Define the scope of the policy
One thing you need to consider when making a hybrid work policy is figuring out the purpose behind the policy. Part of the goal for most organizations is to address some of the most significant pain points in the transition period from the current work model to a hybrid work model. However, when creating your hybrid work policy, remember what your employees should be getting out of this hybrid work model. Additionally, a good practice to keep in mind is that hybrid work policies should be treated as a trust-building tool. Take the time to define the purpose and scope that will work as an introductory overview for your policy document.
Which roles can work off-site?
For specific roles, working from home for a couple of days a week doesn’t impact their fellow colleges or the organization's operations in any way. For instance, a copywriter for a marketing team can participate in team meetings through a video conference or use Google Docs to create, share and edit information. Furthermore, they only require a few easy to acquire equipment such as a desktop or laptop computer, WiFi connection, and headphones to remain a productive team member.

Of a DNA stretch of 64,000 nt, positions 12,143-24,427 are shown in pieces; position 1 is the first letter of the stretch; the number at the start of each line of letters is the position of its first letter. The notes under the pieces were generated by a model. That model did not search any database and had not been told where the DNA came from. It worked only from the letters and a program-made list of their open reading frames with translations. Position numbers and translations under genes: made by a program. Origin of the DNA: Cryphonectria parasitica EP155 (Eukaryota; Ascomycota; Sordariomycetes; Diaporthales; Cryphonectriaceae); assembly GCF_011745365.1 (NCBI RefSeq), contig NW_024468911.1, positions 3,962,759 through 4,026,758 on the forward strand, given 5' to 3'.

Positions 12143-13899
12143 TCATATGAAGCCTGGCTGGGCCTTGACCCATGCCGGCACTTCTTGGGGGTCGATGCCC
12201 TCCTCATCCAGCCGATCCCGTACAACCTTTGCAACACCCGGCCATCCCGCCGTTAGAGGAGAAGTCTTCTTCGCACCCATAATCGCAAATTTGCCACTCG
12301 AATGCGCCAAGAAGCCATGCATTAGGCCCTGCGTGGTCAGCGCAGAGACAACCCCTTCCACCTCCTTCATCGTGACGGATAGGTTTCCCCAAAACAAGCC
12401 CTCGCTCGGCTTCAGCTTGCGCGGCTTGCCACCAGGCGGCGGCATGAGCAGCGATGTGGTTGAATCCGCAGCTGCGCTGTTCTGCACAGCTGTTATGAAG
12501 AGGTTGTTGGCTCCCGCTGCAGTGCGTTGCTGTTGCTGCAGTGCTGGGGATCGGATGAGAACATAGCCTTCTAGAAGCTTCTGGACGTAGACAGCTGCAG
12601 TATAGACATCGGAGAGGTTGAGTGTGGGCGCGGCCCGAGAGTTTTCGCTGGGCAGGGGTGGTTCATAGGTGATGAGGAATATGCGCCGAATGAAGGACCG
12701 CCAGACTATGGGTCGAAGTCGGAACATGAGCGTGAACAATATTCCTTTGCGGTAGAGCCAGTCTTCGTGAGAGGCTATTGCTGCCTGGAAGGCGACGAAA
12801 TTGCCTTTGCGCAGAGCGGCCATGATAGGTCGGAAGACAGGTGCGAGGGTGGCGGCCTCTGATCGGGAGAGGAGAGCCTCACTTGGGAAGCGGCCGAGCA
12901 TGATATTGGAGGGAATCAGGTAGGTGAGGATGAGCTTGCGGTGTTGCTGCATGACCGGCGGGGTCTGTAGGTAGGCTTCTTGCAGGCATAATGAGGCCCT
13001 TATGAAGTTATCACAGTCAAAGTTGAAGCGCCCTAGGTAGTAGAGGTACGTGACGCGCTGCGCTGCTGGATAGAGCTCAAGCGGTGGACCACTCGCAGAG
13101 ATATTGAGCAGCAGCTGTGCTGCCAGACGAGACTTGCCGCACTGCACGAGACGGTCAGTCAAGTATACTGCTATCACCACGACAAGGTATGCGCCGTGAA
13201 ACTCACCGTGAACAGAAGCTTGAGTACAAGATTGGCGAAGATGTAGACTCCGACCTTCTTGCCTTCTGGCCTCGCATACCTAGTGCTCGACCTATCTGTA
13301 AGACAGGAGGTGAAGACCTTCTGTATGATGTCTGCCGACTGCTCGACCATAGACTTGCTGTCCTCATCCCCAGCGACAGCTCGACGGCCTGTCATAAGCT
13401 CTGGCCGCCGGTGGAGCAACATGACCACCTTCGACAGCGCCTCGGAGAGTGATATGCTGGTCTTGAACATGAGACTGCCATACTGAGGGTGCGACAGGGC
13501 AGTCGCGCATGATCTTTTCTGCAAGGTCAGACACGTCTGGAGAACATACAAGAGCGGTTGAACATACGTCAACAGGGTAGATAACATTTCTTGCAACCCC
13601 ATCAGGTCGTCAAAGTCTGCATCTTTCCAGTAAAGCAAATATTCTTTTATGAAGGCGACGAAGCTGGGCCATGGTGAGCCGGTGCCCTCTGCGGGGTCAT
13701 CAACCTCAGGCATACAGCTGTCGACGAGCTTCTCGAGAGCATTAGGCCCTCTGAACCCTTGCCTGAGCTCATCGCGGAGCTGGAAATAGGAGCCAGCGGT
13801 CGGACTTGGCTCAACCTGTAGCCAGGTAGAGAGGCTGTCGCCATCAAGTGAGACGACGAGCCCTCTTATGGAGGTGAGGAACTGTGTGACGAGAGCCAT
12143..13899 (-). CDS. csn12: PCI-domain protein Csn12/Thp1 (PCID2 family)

However, when it comes to a human resources recruiter who conducts office tours for a newly hired employee and meets candidates for interviews, that could require some more scheduling when it comes to a hybrid work policy. In the case of a product manager who is required to remain on-call to speak with designers, engineers, or sales frequently, hybrid work policies may need to consider cross-functional collaboration.
Business leaders need to look over their organization carefully and consider the roles that are held in their company. They need to consider the responsibilities of each role, the equipment required, and the scheduling needs of the employees when setting up a hybrid work policy.
How often can they work off-site?
Are you setting up this policy to be used at the employee's discretion, or will there be a limit on the number of days per month when they are allowed to work off-site? Are there going to be any blackout periods when you want every employee to be working in the office together?